Even though Nokia filed a nullity (invalidation) complaint with the Federal Patent Court of Germany in December 2012, today's discussion was solely about administrative issues (court fees and a bond covering Nokia's legal fees in the event HTC loses and fails to pay) for the first hour and about claim construction and infringement analysis during the next two hours. There was no time to discuss Nokia's motion to stay the case (should an infringement be identified) pending the nullity proceeding. Judge Dr. Zigann said that an unusual (but not unheard of) third hearing may have to be held to discuss the likelihood of success of Nokia's nullity action, but this will be necessary only if the court is convinced of there being an infringement. The court did not take a clear position on the merits of the infringement allegations, but if it felt that HTC had a strong infringement theory, it would have set aside some time today for the (in)validity part of the case or at least would have scheduled a near-term subsequent hearing for that purpose rather than wait until mid-September to decide whether to hold that other hearing at all. Should the third hearing be necessary, HTC has already requested that it take place on October 31 when its more recently-filed claims will be heard as well.
The challenge HTC faces here is the same that Nokia faces in the dozens of cases in which it is the plaintiff (and in which HTC has so far been an amazingly effective defendant, so far losing only one case that didn't have devastating consequences): a defendant can raise multiple non-infringement arguments, and if only one of them succeeds, the case is dismissed. I don't know whether HTC has a stronger infringement case for those newer Nokia Lumia devices, which come with different chips, but today it was clearly struggling to deal with Nokia's defenses to infringement.
The patent's literal scope is that a telecommunications chip will wake up an application processing chip from its sleep state if certain messages are identified based on patterns. This way the application processing unit can save power when not needed, but incoming calls (including voice-over-IP calls) won't be missed. Simply put, Nokia's noninfringement arguments are that the devices accused in this action don't conduct positive filtering (finding and processing matches) but sort out by means of negative filtering (throwing out non-matching messages), which HTC says is, if not a literal infringement, an equivalent. Nokia says there's neither a literal nor a non-literal infringement because, in any event, what's missing is a wake-up messages to the application processing unit. In response to this, HTC contends that the inter-chip messaging by means of interrupts has the effect of a wake-up message. Nokia does not dispute that interrupts are involved (it's simply the way chips typically communicate with each other) -- but it says that the interrupts HTC means don't fall within the scope of the claims. Not all interrupts are wake-up signals.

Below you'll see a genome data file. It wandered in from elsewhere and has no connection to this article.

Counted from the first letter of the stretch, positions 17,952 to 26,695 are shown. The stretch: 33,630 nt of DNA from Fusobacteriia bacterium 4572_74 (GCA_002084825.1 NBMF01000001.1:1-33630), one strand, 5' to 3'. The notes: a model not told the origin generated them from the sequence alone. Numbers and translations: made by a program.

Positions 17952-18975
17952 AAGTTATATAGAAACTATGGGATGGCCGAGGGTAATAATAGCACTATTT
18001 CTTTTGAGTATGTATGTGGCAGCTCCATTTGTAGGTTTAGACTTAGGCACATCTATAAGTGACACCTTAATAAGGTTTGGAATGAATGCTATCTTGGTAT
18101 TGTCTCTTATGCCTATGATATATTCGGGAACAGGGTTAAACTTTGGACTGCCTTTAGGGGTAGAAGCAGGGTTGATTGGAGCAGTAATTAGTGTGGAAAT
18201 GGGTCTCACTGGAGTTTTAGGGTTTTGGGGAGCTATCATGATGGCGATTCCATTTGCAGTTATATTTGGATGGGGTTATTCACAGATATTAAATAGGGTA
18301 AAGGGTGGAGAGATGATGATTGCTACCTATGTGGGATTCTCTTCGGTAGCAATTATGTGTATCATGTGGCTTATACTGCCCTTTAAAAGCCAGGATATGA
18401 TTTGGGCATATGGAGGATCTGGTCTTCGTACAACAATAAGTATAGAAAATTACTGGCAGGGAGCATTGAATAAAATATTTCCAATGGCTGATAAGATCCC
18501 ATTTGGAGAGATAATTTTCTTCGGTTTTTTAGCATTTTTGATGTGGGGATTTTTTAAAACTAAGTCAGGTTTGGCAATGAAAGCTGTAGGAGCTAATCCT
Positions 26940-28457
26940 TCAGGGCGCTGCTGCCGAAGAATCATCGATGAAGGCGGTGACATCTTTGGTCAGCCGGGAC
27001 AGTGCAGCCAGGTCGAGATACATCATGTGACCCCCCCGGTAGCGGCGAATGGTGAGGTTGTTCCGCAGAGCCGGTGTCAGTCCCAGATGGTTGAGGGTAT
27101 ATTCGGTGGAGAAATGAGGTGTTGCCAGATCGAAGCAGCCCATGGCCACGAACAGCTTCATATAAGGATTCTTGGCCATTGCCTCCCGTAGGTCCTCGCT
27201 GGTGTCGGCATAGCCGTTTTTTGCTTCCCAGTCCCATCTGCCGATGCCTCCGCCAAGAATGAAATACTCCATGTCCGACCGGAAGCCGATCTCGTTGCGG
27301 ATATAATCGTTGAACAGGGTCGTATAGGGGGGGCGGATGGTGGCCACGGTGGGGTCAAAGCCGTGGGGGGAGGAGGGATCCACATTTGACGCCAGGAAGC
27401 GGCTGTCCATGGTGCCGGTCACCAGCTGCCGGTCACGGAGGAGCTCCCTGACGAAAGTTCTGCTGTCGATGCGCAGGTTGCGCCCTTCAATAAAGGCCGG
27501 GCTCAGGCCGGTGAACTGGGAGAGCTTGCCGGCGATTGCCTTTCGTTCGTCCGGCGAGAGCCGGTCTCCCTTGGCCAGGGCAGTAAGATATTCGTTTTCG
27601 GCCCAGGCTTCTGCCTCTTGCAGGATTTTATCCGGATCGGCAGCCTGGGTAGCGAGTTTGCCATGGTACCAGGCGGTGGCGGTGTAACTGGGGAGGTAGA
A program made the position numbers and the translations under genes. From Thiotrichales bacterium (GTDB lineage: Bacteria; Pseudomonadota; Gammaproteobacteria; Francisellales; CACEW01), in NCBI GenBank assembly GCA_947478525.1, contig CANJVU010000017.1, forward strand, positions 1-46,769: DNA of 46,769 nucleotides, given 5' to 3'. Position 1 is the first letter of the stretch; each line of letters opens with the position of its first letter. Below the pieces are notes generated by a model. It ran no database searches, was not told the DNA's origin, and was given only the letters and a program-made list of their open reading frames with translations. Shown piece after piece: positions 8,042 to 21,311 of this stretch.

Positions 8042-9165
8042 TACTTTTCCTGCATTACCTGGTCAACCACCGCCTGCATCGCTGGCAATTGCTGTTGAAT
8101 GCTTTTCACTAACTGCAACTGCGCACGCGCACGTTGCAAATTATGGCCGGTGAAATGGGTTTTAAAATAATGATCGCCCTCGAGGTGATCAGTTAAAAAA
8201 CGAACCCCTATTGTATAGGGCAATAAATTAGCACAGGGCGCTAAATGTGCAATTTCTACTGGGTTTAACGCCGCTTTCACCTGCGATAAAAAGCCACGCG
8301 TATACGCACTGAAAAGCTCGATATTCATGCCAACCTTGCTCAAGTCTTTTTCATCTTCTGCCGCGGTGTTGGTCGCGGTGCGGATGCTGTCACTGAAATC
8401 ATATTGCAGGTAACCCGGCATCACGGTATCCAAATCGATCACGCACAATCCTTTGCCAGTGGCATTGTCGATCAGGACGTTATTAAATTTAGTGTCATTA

According to Nokia, HTC's broad construction of the term "wake-up signal" would result in an extremely high frequency of switches from sleep to normal state, which Nokia says cannot possibly be meant to be the idea covered by this patent. Nokia does not deny that its chips consume more power if they have more work to do. It does dispute, however, that the claim language, which also refers to the process of entering a state, has scope for the usual inter-chip communication by means of interrupts unless there's such a thing as an identifiable wake-up signal, triggered by identification of a certain data pattern.
These are just HTC's primary challenges on the infringement side; Nokia may also have raised some other points that weren't discussed today. And even if there is an infringement, an injunction won't issue unless HTC fends off Nokia's motion to stay.